“I miss everything about her,” her mother expresses sadly. “Her laughter, her silliness, her beauty, her compassion. She told me everything. If something was going on, she would have told me.” She lists off the milestones her daughter will never get to accomplish.
“There are so many unanswered questions. It is a never-ending echo of loss.”
“Coffin-board, heavy stone,
Lie on her breast,
I vex my heart alone,
She is at rest.”
Pictures and memories are all Maggie have left of her daughter. Two years passed, and with no leads in sight– and no national media attention on the case – Maggie knew she had to come up with something.
“Brittany’s murder was considered ‘normal,’” Maggie scoffs. “There were no witnesses; there was no twist. Over eight hundred samples of DNA had been compared, and nothing matched. I thought, how can I get this story national? How do I get a hook?”
And thus, Caravan to Catch a Killer was born.
The pictures of the photogenic teen, along with details of the case and suspect, were wrapped around Maggie’s Rav-4 in a collage of pink and purple butterflies. Living below her means in order to save money for her cross-country trips (“The caravan was more important,” Maggie states), the first excursion took the grieving mother to St. Louis, Indianapolis, Ohio, and New York City.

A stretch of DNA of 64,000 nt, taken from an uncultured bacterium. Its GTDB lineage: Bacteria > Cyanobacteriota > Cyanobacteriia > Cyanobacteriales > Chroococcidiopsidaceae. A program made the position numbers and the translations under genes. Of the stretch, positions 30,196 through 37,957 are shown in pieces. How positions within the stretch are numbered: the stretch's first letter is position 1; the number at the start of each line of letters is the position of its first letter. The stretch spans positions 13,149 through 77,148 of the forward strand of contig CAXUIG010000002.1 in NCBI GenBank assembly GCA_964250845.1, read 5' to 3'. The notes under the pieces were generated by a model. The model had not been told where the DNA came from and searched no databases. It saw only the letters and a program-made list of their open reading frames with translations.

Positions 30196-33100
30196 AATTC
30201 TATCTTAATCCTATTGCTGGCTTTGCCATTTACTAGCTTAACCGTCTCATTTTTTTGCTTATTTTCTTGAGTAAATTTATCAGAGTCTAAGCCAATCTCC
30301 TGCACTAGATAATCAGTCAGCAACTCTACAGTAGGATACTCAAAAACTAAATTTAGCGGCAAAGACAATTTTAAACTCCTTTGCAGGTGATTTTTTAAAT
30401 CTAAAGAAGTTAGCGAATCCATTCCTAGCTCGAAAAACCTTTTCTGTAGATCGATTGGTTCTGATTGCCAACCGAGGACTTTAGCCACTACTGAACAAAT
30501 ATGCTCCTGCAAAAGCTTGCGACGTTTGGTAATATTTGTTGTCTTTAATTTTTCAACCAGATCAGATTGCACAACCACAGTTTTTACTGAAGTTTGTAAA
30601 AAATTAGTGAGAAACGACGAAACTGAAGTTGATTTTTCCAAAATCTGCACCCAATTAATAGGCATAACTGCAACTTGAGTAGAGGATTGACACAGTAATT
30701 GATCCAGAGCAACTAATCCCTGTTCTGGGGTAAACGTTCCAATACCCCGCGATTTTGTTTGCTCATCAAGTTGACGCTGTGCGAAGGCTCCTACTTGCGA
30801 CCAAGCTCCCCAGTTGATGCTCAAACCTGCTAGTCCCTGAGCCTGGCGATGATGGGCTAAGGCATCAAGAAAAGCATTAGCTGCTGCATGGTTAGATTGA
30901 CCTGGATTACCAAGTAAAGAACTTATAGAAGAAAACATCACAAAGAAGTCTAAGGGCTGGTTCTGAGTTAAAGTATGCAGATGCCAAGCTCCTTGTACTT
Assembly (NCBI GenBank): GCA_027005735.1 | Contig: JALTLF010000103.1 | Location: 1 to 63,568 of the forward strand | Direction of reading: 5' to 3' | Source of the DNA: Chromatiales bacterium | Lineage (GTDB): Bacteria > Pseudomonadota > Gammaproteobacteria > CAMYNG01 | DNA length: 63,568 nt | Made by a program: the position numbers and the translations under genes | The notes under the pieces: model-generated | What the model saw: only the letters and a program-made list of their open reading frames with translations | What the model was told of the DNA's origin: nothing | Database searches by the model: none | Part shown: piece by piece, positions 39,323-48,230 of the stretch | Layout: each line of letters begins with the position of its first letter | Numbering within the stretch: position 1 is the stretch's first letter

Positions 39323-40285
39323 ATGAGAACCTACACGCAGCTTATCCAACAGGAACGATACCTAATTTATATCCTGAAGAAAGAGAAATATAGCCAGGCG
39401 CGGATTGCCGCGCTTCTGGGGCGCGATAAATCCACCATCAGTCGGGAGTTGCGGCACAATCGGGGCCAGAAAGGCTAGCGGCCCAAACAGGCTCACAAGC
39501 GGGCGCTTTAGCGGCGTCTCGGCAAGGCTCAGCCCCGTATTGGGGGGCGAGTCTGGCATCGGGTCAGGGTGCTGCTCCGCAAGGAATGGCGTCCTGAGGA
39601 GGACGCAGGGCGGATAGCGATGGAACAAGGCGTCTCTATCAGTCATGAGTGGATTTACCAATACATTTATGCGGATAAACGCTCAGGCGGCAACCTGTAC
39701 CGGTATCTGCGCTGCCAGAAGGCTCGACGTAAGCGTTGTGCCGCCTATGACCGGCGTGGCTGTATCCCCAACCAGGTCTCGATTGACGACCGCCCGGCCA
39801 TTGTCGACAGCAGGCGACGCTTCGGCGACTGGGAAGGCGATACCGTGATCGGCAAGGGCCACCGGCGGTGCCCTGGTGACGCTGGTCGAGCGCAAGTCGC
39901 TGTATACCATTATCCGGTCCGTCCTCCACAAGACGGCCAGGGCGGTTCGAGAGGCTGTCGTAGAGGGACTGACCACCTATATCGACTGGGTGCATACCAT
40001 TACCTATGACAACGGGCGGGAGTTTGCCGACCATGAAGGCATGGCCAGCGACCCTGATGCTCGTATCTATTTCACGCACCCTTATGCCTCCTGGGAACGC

Instead of vacations, Maggie drove her pink and purple car across the United States. Over the next ten years, she would go through three vehicles (the vibrant vehicle designs were graciously donated by Midwest Wraps in Tulsa) and drive almost 200,000 miles to spread her daughter’s story. Knowing the murderer could be anywhere, she has visited 48 of the 50 states – only leaving out Alaska and Hawaii. Tips poured in with each city she passed through, along with inexplicable acts of kindness from strangers across the nation.